Make sure not to use the HDR setting on your drone if it has it, as the processing for these that is done automatically can be detrimental to the quality of your images. If your drone doesn't have an AEB setting, you can do this manually. Simply take a photo at 0EV, -2EV, and +2EV by changing the shutter speed between shots as quickly as you can.
Okay now that you know how to get more dynamic range in your drone shots, how do we get more resolution? The answer is a lot more simple: panoramas. But we are not limited to only taking photos from side to side, we can take photos in a grid depending on our composition. Panoramas are a bit different in execution than exposure bracketed images since you'll either need specific scenes or to change the placement of your drone so that you can take multiple images, usually, this just means getting closer to your subject. If you're unfamiliar with panoramas feel free to get yourself up to speed here, but it should be easy to follow along if you've never taken one before!
The rule is simple when taking panoramas, just make sure the images overlap by about 30-40%. Thus you'll take your first image, turn your drone right or left and continue across until you tilt your gimbal down and then go back across. I've created a few examples above of panoramas you can take. Obviously, you can take as many as you want in whatever pattern necessary but just make sure you take them quickly so that objects that might be moving in your images are easier to blend together.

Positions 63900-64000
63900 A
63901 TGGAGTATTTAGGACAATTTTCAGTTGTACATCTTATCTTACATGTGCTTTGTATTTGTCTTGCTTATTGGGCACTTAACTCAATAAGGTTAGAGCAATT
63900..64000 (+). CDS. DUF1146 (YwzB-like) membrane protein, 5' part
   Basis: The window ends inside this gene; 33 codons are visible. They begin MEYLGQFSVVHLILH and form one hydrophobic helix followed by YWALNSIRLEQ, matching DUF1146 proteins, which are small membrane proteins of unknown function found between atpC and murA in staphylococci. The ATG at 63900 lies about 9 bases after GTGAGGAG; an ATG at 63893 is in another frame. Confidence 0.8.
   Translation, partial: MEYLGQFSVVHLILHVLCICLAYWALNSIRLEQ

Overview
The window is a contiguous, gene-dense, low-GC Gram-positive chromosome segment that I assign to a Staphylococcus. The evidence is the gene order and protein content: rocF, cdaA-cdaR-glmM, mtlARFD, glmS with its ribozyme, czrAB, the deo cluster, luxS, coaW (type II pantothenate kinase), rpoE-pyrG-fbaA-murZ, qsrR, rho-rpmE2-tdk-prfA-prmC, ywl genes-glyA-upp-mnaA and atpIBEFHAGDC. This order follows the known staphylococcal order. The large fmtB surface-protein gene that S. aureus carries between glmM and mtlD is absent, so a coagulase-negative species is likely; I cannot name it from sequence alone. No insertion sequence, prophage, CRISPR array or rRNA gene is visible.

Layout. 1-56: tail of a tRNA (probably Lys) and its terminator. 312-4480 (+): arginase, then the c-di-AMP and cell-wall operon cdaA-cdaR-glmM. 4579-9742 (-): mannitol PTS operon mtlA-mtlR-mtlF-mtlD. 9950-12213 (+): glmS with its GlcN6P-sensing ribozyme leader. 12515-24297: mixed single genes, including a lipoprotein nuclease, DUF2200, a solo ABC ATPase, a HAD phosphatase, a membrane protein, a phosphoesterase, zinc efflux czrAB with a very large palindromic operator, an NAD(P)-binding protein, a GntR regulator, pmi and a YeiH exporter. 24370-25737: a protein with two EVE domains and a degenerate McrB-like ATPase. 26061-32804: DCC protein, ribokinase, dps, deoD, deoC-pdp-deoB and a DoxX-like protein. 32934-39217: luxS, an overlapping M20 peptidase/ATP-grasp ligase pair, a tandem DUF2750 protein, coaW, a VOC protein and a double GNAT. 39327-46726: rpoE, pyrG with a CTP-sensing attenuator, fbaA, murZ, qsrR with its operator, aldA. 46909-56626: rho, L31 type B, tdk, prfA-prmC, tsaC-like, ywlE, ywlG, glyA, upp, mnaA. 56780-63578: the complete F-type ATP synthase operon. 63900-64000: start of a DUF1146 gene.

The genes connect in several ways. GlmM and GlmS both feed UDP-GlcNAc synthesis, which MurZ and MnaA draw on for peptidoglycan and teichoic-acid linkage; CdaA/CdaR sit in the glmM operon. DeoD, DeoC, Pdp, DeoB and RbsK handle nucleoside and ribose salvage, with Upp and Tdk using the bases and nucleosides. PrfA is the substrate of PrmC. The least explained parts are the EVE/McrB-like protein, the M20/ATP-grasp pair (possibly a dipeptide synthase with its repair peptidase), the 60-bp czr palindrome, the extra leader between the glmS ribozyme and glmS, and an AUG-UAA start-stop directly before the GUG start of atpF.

Many times you'll fly so far out that you capture an entire scene in one image but if you want more resolution all you need to do is fly closer to your subject and take a panorama that captures the entire scene.
Now that you know how to exposure bracket and take panoramas it's time to combine both techniques into a single scene. All you have to do is make sure the AEB setting is enabled when you go to take a panorama — that's it. This means you'll end up with 5 images for every part of your panorama, so even though hard drive space is cheap these days don't go overboard with all the images you take.
It's time to take all of our images and combine them together. We'll use Lightroom Classic for this example but Photoshop and Lightroom CC can also do this. I'm sure other programs can as well but these are the ones I'm familiar with. Once you have all your images imported, you'll need to find the start and endpoints to an image sequence within your library. I do this by adding a star to the first image and 5 stars to the last, just to help me know where a single composition begins and ends.
Select the first image in the sequence and while holding shift select the last image. Right Click and go to photo merge, HDR Panorama. Depending on how many images are in your shot and your computer, this could take a while.
This will bring up your panorama preview which I break down in-depth in my article for all the settings. First thing you need to do is make sure all your images processed in the top right corner. To keep things simple I'd try the spherical and cylindrical projects, typically cylindrical gives me the best results on a grid-style panorama from my drone, and then boundary warp to 100. You might have noticed I used spherical projection for this particular image. A great reminder to not follow these blindly and play around with what looks best for your photo,
And voila, we are done! You now have an image with much more dynamic range and resolutions that rival or beat modern-day mirrorless cameras. Would love to see your results or any advice you might have from your experiences in the comments below! As always thanks for reading and hope this sheds some light on new information for your photography journey.